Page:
A vaccine called MVA-B that may be the most effective weapon so far against HIV has been reported by Spanish medical researchers.

The research team's members are Mariano Esteban of the National Biotechnology Center of CSIC, Felipe Garcia of Barcelona's Clinic Hospital and Juan Carlos Lopez Bernaldo de Quiros of Madrid's Gregorio Maranon Hospital.

MVA?B vaccine has proven to be as powerful as any other vaccine currently being studied, or even more, said Esteban.

MVA-B uses an attenuated virus, its virulence reduced, on the model of the smallpox vaccine.

The aim of the vaccine is to train the body's immune system to identify and learn how to fight and destroy the virus' components. It is like showing a picture of the HIV so that it is able to recognize it if it sees it again in the future. Our body is full of lymphocytes [white blood cells], each of them programmed to fight against a different pathogen. Training is needed when it involves a pathogen, like the HIV one, which cannot be naturally defeated, said Esteban.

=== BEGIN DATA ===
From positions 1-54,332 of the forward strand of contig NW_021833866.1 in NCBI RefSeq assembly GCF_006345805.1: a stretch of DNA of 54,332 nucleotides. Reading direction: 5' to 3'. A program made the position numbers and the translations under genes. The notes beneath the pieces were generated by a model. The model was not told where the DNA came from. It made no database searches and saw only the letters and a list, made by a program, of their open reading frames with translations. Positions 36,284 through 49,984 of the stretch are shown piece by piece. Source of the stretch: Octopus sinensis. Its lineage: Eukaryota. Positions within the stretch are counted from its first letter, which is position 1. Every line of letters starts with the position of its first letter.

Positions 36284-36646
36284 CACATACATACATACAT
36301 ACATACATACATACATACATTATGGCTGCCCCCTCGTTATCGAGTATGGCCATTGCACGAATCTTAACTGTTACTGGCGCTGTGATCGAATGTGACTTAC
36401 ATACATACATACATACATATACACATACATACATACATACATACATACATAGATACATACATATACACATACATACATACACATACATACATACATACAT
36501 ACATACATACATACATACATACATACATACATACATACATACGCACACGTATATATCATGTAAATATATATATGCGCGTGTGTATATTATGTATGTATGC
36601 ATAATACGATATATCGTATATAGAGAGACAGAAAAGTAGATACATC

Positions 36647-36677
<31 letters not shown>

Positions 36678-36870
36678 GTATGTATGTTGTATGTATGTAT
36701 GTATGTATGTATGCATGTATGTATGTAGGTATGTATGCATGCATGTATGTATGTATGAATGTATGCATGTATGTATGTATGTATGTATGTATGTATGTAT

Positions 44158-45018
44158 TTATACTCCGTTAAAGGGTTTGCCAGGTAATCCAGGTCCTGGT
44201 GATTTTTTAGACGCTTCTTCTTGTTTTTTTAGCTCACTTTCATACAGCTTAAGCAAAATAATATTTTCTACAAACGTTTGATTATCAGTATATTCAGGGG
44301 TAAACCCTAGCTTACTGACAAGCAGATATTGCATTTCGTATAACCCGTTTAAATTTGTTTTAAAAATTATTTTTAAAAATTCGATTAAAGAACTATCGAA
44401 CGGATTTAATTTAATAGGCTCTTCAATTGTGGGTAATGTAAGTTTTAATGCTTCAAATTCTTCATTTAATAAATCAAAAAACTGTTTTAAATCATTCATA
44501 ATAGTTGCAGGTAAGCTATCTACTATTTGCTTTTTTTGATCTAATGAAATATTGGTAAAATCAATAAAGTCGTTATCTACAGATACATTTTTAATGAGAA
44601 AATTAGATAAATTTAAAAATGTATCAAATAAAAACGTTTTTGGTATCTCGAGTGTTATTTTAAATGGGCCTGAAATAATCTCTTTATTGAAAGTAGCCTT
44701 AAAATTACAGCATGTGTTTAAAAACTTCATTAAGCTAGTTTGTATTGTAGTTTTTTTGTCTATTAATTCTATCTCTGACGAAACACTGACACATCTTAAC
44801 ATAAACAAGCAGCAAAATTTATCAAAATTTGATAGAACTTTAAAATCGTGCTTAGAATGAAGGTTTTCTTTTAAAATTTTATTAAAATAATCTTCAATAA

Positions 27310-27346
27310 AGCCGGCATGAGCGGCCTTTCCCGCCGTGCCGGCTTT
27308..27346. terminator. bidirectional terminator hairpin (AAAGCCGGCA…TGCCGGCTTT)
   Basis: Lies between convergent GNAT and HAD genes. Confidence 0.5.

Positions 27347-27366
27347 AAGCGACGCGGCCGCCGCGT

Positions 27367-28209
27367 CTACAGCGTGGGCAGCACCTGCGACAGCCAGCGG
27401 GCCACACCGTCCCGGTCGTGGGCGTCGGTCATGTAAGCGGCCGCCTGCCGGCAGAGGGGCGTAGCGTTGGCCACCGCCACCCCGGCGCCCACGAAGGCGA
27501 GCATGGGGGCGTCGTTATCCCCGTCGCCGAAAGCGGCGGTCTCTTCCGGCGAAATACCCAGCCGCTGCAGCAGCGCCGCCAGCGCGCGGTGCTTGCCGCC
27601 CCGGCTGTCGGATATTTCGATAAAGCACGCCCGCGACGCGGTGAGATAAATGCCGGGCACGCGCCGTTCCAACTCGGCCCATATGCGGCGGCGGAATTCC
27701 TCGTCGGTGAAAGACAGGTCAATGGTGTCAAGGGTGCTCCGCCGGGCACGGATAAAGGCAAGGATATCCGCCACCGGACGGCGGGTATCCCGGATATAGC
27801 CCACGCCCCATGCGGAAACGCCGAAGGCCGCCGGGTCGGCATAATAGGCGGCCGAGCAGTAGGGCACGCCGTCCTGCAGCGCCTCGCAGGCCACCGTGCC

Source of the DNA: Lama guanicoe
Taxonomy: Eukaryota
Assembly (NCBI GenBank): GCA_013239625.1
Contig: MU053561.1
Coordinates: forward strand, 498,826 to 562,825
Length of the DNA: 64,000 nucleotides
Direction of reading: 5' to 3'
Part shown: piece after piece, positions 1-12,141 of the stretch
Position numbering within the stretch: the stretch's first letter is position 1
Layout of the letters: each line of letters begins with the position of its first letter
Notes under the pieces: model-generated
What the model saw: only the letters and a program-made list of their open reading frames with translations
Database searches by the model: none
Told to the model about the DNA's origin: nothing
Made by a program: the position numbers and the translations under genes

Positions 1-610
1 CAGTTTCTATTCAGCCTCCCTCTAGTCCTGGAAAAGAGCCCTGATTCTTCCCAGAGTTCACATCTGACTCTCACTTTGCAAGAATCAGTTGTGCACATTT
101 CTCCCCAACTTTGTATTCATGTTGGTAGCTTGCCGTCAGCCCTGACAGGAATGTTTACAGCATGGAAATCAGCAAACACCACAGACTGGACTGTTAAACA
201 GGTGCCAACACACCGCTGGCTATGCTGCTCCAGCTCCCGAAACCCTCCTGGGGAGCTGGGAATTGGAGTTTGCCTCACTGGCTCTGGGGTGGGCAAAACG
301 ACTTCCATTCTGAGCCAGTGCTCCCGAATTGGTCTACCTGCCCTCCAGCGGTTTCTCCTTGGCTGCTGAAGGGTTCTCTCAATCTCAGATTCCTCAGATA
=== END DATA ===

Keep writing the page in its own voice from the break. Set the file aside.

The authors wrote that the latest trial's success in HIV-negative subjects means they will move on to testing it on HIV-infected participants. The trial used only healthy volunteers without HIV infection.

The results of the trial study are reported in the journals Vaccine and Journal of Virology.

In a trial involving 30 healthy volunteers, scientists found that 90 per cent of those who were given the MVA-B vaccine developed immunity against the virus and 85 per cent maintained this for a year.

If further trials go as hoped, scientists believe they may well have a vaccine that could turn HIV into a minor chronic infection, similar to herpes, which would only be a problem for people with compromised immune systems.